67. 67. 67 1 0 pe opl e are HI GH LY SA TI SF IE D wit h the DURABILITY of the sony products. 78 people are SATISFIED with the DURABILITY of the sony products. 4 people are INDIFFERENT with the DURABILITY of the sony products. 4 people are DISSATISFIED with the DURABILITY of the sony products. 4 people are HIGHLY DISSATISFIED with the DURABILITY of the sony products. Data in percentage : HIGHLY SATISFIED SATISFIED INDIFFERENT DISSATISFIED HIGHLY DISSATISFIED Series 1 10 78 4 4 4 0 10 20 30 40 50 60 70 80 90 AxisTitle durability of sony products
  68. 68. 68 10 % are HIGHLY SATISFIED with the DURABILITY of the sony products. 78 % are SATISFIED with the DURABILITY of the sony products. 4 % are INDIFFERENT with the DURABILITY of the sony products. 4 % are DISSATISFIED with the DURABILITY of the sony products. 4 % people are HIGHLY DISSATISFIED with the DURABILITY of the sony products. 9. RATE THE AFTER SALES SERVICES OF SONY . 10% 78% 4% 4% 4% HIGHLY SATISFIED SATISFIED INDIFFERENT DISSATISFIED HIGHLY DISSATISFIED
  69. 69. 69 16 people says that AFTER SALES SERVICES of sony is EXCELLENT. 54 people says that AFTER SALES SERVICES of sony is GOOD. 24 people says that AFTER SALES SERVICES of sony is AVERAGE. 2 people says that AFTER SALES SERVICES of sony is POOR. 4 people says that AFTER SALES SERVICES of sony is VERY POOR. Data in percentage : EXCELLENT GOOD AVERAGE POOR VERY POOR Series 1 16 54 24 2 4 0 10 20 30 40 50 60 after sales services
  70. 70. 70 16 % says that AFTER SALES SERVICES of sony is EXCELLENT. 54 % says that AFTER SALES SERVICES of sony is GOOD. 24 % says that AFTER SALES SERVICES of sony is AVERAGE. 2 % says that AFTER SALES SERVICES of sony is POOR. 4 % says that AFTER SALES SERVICES of sony is VERY POOR. 10. WHICH FACTOR INFLUENCE YOU TO PURCHASE THE SONY PRODUCT ? 16% 54% 24% 2% 4% EXCELLENT GOOD AVERAGE POOR VERY POOR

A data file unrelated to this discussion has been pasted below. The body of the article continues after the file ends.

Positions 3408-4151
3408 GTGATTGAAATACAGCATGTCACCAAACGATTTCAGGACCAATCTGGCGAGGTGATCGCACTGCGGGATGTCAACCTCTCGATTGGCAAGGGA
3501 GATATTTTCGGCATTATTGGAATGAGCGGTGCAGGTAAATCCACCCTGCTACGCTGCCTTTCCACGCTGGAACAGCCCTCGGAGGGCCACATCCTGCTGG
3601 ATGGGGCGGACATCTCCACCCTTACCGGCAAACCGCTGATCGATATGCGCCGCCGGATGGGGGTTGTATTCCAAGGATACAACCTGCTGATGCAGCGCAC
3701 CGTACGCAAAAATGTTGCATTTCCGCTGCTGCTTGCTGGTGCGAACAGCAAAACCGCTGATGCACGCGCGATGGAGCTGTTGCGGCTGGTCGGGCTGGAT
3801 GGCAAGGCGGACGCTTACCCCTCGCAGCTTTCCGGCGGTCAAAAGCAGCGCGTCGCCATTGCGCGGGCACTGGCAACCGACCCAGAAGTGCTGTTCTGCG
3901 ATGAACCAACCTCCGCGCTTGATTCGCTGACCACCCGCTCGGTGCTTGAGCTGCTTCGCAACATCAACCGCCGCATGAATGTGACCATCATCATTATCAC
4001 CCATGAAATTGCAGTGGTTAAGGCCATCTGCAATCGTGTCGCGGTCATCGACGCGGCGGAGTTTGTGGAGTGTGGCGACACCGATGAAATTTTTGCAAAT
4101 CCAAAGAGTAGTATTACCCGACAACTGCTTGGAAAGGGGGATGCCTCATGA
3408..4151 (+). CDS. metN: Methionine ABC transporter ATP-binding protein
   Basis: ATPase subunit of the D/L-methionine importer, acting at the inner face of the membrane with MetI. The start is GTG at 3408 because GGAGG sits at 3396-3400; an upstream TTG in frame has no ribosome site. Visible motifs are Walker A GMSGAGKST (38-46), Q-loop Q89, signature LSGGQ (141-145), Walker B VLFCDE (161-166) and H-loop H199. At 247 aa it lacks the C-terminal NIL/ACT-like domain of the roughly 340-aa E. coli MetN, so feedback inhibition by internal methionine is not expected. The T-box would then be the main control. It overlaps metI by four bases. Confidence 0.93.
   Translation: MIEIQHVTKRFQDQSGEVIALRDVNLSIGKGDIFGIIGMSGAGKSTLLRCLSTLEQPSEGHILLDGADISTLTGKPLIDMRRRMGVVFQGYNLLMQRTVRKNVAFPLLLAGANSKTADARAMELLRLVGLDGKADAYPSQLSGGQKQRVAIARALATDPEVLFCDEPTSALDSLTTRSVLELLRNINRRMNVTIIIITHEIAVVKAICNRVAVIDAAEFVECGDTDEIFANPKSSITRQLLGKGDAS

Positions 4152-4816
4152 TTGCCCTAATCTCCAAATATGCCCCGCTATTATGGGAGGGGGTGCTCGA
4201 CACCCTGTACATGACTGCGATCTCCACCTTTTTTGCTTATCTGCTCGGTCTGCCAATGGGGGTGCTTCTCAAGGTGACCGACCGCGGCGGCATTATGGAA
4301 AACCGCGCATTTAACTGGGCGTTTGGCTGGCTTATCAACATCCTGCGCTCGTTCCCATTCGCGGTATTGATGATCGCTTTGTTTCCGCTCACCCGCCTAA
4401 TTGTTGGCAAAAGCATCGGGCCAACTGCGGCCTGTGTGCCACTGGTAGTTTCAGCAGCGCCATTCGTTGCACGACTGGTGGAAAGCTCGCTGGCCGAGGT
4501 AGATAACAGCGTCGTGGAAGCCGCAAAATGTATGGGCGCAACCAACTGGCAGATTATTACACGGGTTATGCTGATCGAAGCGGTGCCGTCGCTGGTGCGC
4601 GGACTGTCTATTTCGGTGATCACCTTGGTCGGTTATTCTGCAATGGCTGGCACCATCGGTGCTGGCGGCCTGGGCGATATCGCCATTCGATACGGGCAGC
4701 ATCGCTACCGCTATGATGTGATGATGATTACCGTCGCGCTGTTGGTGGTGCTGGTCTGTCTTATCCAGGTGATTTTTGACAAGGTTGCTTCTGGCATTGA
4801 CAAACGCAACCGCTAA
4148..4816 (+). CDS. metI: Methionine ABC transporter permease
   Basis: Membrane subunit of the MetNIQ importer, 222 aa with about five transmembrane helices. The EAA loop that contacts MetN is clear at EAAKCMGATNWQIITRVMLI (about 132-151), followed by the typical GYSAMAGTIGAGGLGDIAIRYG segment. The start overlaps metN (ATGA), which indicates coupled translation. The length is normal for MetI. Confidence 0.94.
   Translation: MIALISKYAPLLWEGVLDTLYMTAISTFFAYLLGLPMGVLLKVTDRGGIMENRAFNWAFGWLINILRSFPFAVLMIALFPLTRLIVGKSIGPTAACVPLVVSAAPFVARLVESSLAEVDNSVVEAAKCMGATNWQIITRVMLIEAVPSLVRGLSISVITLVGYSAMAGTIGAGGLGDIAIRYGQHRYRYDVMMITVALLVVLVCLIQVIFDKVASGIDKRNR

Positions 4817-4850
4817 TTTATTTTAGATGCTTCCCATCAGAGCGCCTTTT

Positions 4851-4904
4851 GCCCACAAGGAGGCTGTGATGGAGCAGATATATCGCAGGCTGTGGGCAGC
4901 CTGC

71. 71. 71 66 people says that COMPANY BRAND NAME influence them to purchase the sony product. 30 people says that PRODUCT FEATURES influence them to purchase the sony product. 0 people says that SERVICES influence them to purchase the sony product. 4 people says that PROMOTION ACTIVITIES influence them to purchase the sony product. COMPANY BRAND NAME PRODUCT FEATURE SERVICES PROMOTION ACTIVITIES PRICE INFLUENCED BY OTHERS Series 1 66 30 0 4 0 0 0 10 20 30 40 50 60 70 AxisTitle factors
  72. 72. 72 0 people says that PRICE influence them to purchase the sony product. 0 people says that they purchase the sony product on INFLUENCED BY OTHERS. Data in percentage : 66 % says that COMPANY BRAND NAME influence them to purchase the sony product. 30 % says that PRODUCT FEATURES influence them to purchase the sony product. 0 % says that SERVICES influence them to purchase the sony product. 4 % says that PROMOTION ACTIVITIES influence them to purchase the sony product. 0 % says that PRICE influence them to purchase the sony product. 0 % says that they purchase the sony product on INFLUENCED BY OTHERS. 66% 30% 0% 4% 0 0 COMPANY BRAND NAME PRODUCT FEATURE SERVICES PROMOTION ACTIVITIES PRICE INFLUENCED BY OTHERS